A No campaign document entitled The Facts You Need states that an independent Scotland would be the 45th richest country in the world, behind Pakistan and Finland, compared with the UK which is sixth. Mr Swinney said Westminster politicians "are deliberately talking down the Scottish economy".
He called on the No campaign "to withdraw its ludicrous claim that Pakistan is richer than Scotland", publishing "10 key strengths" of the economy over and above North Sea oil.
They include the £13 billion food and drink sector, £6bn tourism industry, 20 per cent of Europe's fish, £15bn in manufacturing, £1.9bn life sciences sector, £5bn in creative industries, the most top universities per head of population in the world, a £3.6bn ICT sector and inward investment at a 16-year high.
Better Together said all of these successes have come "because we are part of the UK, not in spite of it".
Mr Swinney said: "A Yes vote is the greatest opportunity we will ever have to ensure the vast wealth of Scotland benefits all the people who live here. Industry estimates of up to 24 billion barrels of oil still to come represent a huge bonus but the No campaign act as if this windfall means Scotland has been visited by some dreadful curse.
"Without a single penny in revenue from the North Sea, the amount of tax we generate from our economy is, in the words of the UK Government, 'roughly the same' per head as the UK as a whole.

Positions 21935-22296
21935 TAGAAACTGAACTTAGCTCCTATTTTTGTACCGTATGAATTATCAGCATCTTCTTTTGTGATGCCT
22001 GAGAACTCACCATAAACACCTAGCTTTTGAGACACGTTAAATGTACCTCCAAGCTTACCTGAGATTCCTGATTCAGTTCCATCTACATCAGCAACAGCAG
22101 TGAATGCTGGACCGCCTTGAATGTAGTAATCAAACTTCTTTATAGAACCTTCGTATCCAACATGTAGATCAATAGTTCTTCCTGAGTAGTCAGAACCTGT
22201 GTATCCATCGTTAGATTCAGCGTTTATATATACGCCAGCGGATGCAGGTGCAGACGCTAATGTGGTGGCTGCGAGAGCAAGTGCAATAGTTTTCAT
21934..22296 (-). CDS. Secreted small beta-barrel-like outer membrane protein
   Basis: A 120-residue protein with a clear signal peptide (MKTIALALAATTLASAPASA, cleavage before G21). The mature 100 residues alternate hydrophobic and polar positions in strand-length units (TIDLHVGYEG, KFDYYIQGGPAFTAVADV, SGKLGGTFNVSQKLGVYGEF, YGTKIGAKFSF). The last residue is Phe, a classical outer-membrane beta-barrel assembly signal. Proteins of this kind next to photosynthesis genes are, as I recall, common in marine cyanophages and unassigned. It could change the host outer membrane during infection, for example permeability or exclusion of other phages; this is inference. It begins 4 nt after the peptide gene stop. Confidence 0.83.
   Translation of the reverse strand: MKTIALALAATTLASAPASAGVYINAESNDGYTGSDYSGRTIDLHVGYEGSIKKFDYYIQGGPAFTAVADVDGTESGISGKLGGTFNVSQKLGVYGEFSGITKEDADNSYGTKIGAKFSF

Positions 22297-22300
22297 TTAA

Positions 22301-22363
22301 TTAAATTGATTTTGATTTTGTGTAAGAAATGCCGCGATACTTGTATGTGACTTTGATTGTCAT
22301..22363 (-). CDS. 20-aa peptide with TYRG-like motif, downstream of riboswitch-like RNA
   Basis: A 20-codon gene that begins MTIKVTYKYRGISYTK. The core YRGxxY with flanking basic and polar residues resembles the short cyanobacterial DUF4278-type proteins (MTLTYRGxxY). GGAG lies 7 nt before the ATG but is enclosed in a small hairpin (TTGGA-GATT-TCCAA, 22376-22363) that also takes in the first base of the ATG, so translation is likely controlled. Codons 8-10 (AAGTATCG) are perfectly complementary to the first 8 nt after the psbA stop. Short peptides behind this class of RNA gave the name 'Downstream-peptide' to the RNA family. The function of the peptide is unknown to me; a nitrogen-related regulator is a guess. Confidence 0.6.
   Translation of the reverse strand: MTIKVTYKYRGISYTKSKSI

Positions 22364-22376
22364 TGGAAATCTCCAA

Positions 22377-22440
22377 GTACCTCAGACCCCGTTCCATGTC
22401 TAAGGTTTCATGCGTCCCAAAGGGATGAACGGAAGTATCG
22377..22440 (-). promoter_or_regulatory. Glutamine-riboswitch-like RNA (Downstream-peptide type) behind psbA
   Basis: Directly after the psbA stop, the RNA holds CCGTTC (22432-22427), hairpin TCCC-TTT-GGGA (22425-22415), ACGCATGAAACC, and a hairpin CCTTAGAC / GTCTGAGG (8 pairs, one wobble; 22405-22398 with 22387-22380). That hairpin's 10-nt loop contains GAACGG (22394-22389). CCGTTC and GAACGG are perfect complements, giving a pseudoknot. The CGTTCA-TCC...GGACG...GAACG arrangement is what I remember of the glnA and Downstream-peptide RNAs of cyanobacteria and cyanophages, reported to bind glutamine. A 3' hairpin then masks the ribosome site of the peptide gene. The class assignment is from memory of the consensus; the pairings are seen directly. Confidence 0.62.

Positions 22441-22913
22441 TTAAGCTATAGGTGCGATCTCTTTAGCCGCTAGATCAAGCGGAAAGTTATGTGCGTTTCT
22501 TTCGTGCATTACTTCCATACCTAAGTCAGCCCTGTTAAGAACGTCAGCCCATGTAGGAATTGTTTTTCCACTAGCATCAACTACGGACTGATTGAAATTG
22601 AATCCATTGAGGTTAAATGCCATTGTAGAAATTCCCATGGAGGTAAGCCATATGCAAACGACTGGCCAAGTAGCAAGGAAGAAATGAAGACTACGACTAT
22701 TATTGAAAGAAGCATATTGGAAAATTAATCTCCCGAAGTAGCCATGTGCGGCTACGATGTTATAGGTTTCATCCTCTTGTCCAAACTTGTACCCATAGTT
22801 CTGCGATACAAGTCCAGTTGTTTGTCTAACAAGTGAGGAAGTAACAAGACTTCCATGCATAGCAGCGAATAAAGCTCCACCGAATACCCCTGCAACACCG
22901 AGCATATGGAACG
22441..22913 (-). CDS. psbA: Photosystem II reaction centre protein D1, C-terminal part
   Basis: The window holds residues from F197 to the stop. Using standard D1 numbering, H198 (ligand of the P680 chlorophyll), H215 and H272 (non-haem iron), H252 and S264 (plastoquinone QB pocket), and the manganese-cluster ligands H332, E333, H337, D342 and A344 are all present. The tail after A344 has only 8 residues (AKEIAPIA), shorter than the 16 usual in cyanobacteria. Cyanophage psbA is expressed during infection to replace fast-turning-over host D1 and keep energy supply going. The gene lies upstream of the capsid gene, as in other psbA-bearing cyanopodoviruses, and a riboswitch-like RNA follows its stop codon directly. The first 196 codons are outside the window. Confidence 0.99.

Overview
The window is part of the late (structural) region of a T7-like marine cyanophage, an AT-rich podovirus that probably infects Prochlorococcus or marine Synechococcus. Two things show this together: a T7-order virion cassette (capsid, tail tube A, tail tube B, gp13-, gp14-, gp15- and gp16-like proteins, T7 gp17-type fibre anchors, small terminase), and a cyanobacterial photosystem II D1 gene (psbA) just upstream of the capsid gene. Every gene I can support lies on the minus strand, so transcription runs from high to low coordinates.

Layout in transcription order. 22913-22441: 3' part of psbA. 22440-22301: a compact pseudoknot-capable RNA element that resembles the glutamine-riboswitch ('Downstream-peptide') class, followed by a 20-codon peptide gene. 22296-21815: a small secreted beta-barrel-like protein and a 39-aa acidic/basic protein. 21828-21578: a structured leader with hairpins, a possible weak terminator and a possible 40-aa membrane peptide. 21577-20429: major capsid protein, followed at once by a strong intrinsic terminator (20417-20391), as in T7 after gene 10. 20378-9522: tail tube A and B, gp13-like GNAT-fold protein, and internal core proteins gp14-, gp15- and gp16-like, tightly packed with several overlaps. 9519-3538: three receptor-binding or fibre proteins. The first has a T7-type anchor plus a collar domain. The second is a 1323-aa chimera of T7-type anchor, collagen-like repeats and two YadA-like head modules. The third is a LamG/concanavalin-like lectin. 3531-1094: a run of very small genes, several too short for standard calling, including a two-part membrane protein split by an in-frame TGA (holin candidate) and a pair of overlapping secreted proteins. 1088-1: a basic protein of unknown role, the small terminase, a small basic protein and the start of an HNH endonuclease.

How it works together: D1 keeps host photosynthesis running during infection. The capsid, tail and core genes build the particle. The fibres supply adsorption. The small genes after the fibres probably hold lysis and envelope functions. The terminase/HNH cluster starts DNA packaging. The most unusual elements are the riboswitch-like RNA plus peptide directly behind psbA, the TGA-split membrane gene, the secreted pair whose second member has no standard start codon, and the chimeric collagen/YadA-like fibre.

"Even without oil revenue Scotland is a strong and diverse economy with the potential to generate a more secure future and greater job opportunities.
"For decades the Westminster parties have down-played the strength of our economy and now they are reduced to distortion with their ridiculous comparisons."
A Better Together spokesman said: "All of Scotland's key industries - from financial services to food and drink, and from our universities to renewable energy - thrive because we are part of the UK, not in spite of it.
"Being part of the UK single market sustains hundreds of thousands of jobs in Scotland. We trade more with the rest of the UK than we do with the rest of the world combined, with barrier free access to a market of 63 million people in the UK. Where is the sense in putting up barriers between Scottish firms and their customers elsewhere in the UK?"